Behind the growing terror threat is Germany’s ongoing debate about privacy and data collection, highlighted by a recent law to reign in Germany’s intelligence agency, the Bundesnachrichtendienst (BND) [...] Yet Germany’s new push to ban Islamist recruitment organizations and crack down on suspected terrorists reveals a newfound realism from Germany's leaders.
President Obama on Wednesday warned Europeans against a rising tide of nationalist politics that appears to be sweeping the Western world. In a speech in Greece during his last foreign trip as president, Obama called for a rejection of the trend that last week helped sweep President-elect Donald Trump to power and has empowered archconservatives and isolationists across Europe.
Alone again. Since World War II’s end, Europe has looked at the world through a transatlantic lens. There have been ups and downs in the alliance with the United States, but it was a family relationship built on a sense that we would be there for each other in a crisis and that we are fundamentally like-minded. Donald Trump’s election as U.S. president threatens to bring this to an end – at least for now.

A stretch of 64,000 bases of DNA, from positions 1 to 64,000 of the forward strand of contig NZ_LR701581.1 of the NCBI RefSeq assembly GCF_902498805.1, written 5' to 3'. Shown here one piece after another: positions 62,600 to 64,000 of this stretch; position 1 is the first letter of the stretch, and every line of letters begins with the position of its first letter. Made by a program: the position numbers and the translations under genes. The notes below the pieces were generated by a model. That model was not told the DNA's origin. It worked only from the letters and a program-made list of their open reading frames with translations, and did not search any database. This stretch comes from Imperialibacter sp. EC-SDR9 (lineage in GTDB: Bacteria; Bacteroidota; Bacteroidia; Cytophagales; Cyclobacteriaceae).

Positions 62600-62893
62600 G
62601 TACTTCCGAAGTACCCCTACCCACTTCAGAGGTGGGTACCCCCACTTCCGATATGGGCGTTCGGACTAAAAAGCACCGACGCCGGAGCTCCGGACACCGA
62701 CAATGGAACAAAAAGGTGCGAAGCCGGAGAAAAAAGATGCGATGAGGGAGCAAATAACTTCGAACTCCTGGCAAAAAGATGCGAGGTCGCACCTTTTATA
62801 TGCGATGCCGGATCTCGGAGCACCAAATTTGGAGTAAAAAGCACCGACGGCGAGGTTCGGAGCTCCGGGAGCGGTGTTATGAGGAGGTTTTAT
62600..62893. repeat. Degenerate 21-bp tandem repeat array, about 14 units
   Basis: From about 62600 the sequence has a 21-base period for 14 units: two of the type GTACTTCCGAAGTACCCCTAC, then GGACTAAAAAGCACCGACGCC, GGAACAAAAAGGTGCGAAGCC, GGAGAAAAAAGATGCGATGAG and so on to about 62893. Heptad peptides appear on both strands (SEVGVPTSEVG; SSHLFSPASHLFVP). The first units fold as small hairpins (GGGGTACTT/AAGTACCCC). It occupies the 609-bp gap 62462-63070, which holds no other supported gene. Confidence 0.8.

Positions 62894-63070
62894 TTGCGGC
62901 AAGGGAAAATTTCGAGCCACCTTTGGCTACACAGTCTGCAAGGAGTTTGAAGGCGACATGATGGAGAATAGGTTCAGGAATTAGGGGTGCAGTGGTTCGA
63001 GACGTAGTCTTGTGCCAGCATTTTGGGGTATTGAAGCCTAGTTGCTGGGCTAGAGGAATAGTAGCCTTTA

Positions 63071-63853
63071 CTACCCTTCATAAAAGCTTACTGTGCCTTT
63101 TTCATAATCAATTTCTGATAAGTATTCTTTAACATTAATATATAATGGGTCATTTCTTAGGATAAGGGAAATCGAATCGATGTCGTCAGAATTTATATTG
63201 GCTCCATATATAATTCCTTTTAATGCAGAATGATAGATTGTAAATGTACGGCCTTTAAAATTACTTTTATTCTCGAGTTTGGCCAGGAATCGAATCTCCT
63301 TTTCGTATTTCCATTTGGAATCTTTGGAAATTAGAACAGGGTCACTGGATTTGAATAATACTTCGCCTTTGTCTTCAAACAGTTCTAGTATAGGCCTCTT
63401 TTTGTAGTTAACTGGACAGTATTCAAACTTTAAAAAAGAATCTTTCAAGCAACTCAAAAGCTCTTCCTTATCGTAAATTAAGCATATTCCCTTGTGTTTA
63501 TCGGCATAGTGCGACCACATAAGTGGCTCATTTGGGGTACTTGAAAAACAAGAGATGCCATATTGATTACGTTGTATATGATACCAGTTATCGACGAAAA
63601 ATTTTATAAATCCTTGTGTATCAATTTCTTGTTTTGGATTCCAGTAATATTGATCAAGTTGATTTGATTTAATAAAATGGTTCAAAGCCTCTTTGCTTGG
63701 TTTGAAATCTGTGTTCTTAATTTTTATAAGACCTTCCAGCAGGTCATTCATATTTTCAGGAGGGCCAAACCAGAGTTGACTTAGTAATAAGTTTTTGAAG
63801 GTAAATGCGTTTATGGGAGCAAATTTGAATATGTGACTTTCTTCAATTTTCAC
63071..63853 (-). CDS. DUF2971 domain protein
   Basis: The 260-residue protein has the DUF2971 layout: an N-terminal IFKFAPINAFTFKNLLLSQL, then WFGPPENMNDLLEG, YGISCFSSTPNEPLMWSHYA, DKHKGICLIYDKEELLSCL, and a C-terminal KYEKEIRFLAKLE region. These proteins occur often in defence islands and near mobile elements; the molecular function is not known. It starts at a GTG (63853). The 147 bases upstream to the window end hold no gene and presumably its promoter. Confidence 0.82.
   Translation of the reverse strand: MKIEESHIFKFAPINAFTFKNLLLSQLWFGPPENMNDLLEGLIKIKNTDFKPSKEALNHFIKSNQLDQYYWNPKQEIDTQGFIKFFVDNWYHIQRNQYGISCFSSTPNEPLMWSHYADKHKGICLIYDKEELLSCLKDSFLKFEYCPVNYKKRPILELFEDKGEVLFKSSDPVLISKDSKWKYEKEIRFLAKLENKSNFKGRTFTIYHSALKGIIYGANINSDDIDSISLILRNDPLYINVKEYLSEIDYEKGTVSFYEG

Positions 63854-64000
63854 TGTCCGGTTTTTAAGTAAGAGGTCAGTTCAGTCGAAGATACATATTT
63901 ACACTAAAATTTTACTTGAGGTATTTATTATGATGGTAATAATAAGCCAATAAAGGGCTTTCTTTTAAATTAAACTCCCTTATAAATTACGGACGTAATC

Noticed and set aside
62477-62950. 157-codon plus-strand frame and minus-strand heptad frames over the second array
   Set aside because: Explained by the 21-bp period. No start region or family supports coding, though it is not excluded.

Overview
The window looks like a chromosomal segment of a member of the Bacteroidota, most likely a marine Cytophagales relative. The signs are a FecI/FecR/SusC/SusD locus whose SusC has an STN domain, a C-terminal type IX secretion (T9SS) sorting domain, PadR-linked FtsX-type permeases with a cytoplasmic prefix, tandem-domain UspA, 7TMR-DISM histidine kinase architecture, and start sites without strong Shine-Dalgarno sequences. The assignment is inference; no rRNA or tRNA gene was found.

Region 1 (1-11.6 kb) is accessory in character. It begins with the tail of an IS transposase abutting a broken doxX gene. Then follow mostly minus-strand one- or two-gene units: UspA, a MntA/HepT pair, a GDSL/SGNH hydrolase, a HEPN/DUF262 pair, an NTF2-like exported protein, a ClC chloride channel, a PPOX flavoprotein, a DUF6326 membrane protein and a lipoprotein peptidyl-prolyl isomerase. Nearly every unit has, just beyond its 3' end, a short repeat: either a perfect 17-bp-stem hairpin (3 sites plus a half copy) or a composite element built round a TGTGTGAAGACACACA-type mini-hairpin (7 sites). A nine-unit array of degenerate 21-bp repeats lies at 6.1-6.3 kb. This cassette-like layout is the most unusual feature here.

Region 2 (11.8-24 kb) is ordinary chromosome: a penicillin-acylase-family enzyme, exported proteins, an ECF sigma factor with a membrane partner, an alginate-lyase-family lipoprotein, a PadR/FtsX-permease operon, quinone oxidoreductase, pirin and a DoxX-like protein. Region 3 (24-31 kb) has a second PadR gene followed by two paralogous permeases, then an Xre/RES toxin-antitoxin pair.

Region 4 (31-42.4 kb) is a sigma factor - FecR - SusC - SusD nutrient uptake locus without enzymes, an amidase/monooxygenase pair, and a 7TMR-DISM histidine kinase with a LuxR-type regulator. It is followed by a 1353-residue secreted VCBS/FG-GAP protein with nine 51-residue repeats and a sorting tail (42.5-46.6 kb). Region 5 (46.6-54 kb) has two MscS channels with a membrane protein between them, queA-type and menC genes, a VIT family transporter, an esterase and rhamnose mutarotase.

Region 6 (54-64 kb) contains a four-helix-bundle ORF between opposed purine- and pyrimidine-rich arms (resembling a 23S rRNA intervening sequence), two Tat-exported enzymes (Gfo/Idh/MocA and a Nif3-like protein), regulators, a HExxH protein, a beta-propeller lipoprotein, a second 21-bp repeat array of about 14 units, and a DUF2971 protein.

The latest fashionable export from Denmark, following on from interior design and high-quality television drama, hygge is the Scandinavian country’s latest gift to the world. But this particular export is a concept. Roughly described as a feeling of cosy contentment, tips on how to achieve a sense of hygge fill lifestyle and fashion magazines. As is often the case with lifestyle concepts, an older cultural practice has been commodified.
The 21st century, however, belongs to Football 3.0 (the Asian era). Over the last decade, football has been in the midst of a shift eastwards. Countries including Qatar and states of the United Arab Emirates have built extensive sponsorship portfolios in the West, acquired overseas clubs, and successfully bid to host international tournaments. More recently, China has increased the pace of world football’s ‘Asianisation’.
A decade ago, NATO’s Public Diplomacy Division and its stakeholders stared blankly at the skyrocketing evolution of social media. Facebook, LinkedIn, Flickr, Twitter—just to name a few—were new phenomena which at first seemed to attract young people, but had no place in a serious international organization that dealt with high-level political topics, let alone security and defense.